On its first day of operations in 1914, Philadelphia-based Tasty Baking Co. produced 100 cakes. Now it bakes nearly five million cakes, donuts, cookies, and pies every day and generates sales of $270m annually, making it the nation's fourth-largest bakery. The company is best known for its Tastykake brand and for the individually packaged, lunchbox-sized treats that it introduced to the market in the 1930s.
Scheduling production of Tasty Baking's 176 different products is a challenge in complexity. "We can't produce every product every day because of constraints related to allergens, colorants and so on," says Jeff Marthins, demand manager. "Some items we will bake only every other day or only once a week." Since Tasty Baking products have a shelf life of only eight to 21 days, making the right product in the right amount is crucial to product freshness. "Any excess inventory means problems with aging products and we obviously don't want that," Marthins says.
Also because of the short shelf life, "hours matter" when it comes to distribution, he says. Tasty Baking distributes finished goods from its two plants in Pennsylvania to 40 sales centers around the country via its private fleet of trucks. From these hubs, owner-operator route salesmen deliver products to convenience and grocery stores. Each sales center receives from one to three truckloads daily. Big-box retailers typically are served direct, says Marthins.
To ensure that it produces and delivers the right products, Tasty Baking needs reliable forecasts. Orders are shipped within two days of receipt, but production scheduling is frozen two weeks out, so manufacturing is largely based on projected numbers. Before 2004, these numbers were pulled together without a formal forecasting process using Excel spreadsheets. "This resulted in a lot of scrambling around if the order did not come in as expected," Marthins says.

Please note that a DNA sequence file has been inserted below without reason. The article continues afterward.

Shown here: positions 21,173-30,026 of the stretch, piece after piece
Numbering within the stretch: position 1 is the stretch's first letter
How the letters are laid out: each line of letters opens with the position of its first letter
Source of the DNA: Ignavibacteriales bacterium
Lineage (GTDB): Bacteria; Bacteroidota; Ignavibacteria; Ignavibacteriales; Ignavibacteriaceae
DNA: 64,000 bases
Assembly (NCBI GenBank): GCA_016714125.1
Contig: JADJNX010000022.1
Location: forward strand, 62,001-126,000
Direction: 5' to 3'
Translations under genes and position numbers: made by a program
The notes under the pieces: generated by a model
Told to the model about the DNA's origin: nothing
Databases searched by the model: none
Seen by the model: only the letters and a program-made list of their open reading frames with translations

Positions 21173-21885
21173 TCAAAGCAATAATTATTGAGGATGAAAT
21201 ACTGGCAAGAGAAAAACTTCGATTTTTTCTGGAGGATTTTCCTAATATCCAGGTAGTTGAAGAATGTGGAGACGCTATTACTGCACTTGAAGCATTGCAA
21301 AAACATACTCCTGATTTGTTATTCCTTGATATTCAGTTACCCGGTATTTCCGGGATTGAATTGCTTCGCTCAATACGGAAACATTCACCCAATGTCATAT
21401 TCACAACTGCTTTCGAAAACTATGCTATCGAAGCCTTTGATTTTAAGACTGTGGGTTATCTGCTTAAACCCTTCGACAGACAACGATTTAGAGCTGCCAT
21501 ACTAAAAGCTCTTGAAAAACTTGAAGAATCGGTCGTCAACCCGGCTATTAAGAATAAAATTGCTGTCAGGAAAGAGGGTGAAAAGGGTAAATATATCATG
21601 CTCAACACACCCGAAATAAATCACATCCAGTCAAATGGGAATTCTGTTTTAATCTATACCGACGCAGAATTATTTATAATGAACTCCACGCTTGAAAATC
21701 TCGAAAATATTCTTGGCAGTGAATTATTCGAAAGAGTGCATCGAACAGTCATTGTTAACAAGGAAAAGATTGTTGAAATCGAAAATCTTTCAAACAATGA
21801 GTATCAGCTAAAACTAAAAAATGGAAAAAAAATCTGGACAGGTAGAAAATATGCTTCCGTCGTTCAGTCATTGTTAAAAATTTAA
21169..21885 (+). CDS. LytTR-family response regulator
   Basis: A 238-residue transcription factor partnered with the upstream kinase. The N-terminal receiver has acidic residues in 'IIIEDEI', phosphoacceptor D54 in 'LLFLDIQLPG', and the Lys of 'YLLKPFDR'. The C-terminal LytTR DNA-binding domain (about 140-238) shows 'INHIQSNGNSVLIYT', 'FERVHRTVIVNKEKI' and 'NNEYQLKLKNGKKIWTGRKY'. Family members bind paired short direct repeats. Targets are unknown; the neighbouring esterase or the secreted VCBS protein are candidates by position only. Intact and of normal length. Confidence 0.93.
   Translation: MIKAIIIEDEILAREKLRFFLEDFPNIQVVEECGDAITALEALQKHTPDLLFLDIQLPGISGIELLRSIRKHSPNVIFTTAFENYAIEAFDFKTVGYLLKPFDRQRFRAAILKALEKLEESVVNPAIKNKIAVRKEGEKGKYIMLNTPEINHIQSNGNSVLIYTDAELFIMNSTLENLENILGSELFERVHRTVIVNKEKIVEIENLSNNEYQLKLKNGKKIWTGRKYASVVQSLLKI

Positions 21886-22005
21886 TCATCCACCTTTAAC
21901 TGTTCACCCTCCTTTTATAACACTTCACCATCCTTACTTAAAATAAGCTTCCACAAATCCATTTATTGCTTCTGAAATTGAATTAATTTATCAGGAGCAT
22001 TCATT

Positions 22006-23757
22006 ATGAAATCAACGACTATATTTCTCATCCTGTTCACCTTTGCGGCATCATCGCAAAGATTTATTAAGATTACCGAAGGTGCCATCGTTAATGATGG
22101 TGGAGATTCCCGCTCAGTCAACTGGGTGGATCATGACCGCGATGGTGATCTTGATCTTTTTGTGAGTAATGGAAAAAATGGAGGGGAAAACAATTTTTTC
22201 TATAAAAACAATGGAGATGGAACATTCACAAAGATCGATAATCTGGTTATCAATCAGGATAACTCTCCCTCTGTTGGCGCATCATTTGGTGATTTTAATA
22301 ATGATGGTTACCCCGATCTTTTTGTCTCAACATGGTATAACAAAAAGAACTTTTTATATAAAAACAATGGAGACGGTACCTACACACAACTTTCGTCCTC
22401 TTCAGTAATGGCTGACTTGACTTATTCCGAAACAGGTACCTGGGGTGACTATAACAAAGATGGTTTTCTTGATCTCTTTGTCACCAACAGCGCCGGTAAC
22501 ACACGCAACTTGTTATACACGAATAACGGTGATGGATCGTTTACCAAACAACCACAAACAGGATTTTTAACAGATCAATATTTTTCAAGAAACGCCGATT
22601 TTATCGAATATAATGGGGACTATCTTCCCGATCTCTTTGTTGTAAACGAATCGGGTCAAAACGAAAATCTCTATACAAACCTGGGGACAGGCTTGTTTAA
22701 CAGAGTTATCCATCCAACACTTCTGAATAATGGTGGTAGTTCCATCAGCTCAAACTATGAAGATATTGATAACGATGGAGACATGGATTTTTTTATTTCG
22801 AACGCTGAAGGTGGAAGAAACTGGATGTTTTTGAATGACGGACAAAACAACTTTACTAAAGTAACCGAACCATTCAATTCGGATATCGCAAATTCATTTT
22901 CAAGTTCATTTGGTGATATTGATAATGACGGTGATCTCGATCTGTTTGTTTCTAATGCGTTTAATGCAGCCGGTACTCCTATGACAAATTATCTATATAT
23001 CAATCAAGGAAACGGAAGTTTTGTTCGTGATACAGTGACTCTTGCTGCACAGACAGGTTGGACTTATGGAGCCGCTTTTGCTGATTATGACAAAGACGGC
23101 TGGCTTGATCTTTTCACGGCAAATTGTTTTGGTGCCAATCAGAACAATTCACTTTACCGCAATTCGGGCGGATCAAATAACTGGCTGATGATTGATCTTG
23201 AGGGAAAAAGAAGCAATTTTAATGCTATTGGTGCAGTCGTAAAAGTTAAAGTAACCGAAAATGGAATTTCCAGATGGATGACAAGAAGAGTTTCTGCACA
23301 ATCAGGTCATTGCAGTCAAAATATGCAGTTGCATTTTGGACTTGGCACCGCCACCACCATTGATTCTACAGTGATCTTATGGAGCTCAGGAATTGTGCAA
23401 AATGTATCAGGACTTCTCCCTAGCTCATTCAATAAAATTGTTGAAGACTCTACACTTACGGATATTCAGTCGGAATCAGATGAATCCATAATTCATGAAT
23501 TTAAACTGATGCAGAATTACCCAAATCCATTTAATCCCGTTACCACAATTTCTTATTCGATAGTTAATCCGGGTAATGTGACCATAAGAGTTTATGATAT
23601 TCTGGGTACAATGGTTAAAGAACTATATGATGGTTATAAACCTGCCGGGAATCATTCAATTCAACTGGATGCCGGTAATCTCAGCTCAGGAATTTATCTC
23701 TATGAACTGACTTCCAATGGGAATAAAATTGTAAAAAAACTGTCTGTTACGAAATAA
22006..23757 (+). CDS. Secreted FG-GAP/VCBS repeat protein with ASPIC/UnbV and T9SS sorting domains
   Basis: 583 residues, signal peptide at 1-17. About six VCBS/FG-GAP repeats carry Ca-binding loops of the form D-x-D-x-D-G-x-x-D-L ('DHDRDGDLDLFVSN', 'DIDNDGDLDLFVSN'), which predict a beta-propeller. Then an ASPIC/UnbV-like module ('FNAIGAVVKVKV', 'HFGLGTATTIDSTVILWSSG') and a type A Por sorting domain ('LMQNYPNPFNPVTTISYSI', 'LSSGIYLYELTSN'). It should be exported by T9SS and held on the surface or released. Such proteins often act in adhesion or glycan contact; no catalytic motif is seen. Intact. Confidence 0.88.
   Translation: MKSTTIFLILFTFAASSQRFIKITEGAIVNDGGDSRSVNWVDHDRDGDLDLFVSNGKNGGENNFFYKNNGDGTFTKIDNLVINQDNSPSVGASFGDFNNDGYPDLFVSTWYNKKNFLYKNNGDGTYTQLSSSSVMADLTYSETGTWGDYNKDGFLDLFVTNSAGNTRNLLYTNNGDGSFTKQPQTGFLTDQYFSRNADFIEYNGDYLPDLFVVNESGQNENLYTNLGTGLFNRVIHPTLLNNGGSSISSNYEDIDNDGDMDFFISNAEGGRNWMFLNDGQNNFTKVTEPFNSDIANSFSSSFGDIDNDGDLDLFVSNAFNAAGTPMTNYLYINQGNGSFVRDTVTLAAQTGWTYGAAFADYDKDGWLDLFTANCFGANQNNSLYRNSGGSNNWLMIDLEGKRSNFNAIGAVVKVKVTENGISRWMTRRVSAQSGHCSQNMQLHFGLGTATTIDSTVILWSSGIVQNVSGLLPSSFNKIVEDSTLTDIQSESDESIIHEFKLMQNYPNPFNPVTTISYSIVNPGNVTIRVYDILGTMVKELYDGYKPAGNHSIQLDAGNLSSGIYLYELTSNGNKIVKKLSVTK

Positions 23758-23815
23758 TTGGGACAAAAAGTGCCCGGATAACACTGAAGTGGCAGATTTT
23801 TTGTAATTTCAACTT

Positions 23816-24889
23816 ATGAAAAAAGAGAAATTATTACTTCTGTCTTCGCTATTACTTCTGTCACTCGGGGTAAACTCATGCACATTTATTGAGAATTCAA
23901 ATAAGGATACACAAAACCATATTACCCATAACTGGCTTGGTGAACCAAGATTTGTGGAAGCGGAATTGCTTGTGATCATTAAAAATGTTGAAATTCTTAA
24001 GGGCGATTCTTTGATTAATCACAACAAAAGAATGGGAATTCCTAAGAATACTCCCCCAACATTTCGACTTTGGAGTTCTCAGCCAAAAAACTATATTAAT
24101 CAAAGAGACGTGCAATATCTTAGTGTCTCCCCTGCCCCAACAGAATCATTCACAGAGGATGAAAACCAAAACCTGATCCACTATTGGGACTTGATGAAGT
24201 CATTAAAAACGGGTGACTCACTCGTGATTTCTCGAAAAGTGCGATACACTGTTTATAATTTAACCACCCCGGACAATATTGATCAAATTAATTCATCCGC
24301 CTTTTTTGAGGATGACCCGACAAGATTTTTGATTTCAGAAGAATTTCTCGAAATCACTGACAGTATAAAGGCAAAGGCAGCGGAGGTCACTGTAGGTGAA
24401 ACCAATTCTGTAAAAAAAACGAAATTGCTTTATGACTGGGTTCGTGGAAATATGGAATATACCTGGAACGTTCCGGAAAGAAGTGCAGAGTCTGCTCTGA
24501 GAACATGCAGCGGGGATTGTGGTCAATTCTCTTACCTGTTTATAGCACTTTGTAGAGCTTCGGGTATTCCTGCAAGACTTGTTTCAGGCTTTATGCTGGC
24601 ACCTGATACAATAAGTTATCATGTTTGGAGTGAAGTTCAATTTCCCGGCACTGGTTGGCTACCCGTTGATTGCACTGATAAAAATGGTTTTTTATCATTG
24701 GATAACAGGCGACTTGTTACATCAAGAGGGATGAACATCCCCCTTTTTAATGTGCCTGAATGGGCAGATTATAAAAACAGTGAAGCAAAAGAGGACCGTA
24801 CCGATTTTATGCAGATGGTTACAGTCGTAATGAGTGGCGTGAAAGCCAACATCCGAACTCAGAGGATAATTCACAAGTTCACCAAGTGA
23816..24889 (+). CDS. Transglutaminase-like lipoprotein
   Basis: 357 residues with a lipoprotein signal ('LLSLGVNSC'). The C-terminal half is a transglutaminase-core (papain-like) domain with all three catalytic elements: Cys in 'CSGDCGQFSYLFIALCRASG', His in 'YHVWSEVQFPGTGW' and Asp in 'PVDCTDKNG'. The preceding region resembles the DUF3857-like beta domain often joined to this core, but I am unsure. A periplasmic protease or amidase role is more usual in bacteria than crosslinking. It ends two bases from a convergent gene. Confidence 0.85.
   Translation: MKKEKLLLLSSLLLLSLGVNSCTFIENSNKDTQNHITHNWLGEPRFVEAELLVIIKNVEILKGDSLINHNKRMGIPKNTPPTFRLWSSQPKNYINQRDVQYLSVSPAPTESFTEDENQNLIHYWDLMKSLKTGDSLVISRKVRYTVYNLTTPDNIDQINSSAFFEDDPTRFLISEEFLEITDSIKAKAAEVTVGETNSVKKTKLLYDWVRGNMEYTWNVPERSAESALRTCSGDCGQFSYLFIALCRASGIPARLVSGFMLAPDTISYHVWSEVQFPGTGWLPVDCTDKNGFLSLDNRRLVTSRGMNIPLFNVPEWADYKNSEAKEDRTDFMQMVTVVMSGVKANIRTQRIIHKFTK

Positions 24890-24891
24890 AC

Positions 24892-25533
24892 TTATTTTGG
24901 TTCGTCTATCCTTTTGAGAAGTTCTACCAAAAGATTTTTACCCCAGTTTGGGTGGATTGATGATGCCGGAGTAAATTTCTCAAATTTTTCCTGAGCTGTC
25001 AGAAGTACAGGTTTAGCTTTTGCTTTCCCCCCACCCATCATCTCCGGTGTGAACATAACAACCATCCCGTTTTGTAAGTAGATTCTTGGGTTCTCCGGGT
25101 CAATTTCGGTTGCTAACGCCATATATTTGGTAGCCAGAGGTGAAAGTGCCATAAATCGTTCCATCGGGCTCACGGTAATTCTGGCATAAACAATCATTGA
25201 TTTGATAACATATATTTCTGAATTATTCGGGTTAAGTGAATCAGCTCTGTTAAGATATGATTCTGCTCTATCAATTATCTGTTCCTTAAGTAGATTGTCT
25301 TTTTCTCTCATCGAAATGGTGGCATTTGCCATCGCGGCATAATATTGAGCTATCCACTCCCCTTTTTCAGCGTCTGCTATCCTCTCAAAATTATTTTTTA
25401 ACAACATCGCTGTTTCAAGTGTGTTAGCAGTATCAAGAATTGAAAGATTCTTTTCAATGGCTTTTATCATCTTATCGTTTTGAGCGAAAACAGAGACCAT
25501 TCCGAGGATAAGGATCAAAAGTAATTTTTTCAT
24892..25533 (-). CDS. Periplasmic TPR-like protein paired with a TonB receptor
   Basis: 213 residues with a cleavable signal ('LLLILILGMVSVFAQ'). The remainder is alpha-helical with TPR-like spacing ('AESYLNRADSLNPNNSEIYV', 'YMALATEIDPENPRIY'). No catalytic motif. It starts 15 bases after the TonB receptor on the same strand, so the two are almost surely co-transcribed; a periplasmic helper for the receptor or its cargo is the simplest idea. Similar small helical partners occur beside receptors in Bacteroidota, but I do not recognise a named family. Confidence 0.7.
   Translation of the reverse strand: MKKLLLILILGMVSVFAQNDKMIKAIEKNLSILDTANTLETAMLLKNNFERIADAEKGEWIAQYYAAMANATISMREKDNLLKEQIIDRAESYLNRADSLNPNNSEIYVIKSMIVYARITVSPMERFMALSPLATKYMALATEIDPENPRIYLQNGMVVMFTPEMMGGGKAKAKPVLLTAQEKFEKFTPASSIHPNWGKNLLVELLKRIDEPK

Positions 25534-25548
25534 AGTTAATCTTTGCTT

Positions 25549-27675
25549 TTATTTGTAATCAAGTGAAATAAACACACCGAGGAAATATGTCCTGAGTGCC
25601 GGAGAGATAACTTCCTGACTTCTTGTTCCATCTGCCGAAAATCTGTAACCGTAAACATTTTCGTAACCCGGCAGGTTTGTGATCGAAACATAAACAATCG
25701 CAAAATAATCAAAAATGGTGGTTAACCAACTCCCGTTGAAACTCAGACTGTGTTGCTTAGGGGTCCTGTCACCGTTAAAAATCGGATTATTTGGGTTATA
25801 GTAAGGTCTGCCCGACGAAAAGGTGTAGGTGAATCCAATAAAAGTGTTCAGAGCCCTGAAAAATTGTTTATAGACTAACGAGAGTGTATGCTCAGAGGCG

In 2004, Tasty Baking implemented SAP as its backbone enterprise system. This major project prompted the company to look more closely at a number of issues. "It was pretty obvious as we prepared to go into SAP that we needed a demand forecasting process," Marthins says. After going live with SAP, the company attempted to implement a forecasting tool built into the R3 model, "but that just didn't seem to fit our needs," he says. One reason was that it required users to "understand a lot of the statistical formulas, which would have required a good deal of training," he says. "Our regional managers can understand Excel and read spreadsheets, but getting them to work with statistical formulas would have been quite a hurdle."
At that point the company began looking for a forecasting software package. Tasty Baking had several criteria that a solution needed to meet. "First, it had to easily integrate with SAP," Marthins says. "Also we needed a solution that was Excel-based since most of our guys already knew how to work with that."
Space constraints were an issue, so the company did not want a web-based solution that would require another server. Additionally, it was looking for a solution that was geared for a company its size and one that had a fast response rate and was easy to use. "Obviously, after coming off a major implementation, we wanted something that was economical, but that also would grow with us and offer regular updates," Marthins says. We didn't want something that we would install and that would be the end of it."
After looking at several vendors, Tasty Baking decided on the ForecastX Wizard from John Galt Solutions, Chicago. "We thought John Galt was the best fit for us for a several reasons," Marthins says. "It is Excel-based, so very little training was required for our guys. It has a quick response time so we are able to create a forecast much faster-we now can generate our basic statistics in less than a minute-and it was economical and just right for our size."
Marthins liked John Galt's "walk, drive, fly" approach that enables companies to start where they are. "In our case, I think there should have been an additional step labeled 'crawl,' he says. " But we are in the walking stage-maybe close to driving."
Tasty Baking now creates a new, 12-week forecast every month. Marthins says it is not a true 16-week rolling forecast "because we only do 12 weeks at a time, but we always keep the current month in hand, so when we first load it we have 16 weeks, then at the end of the month we are down to 12," he explains.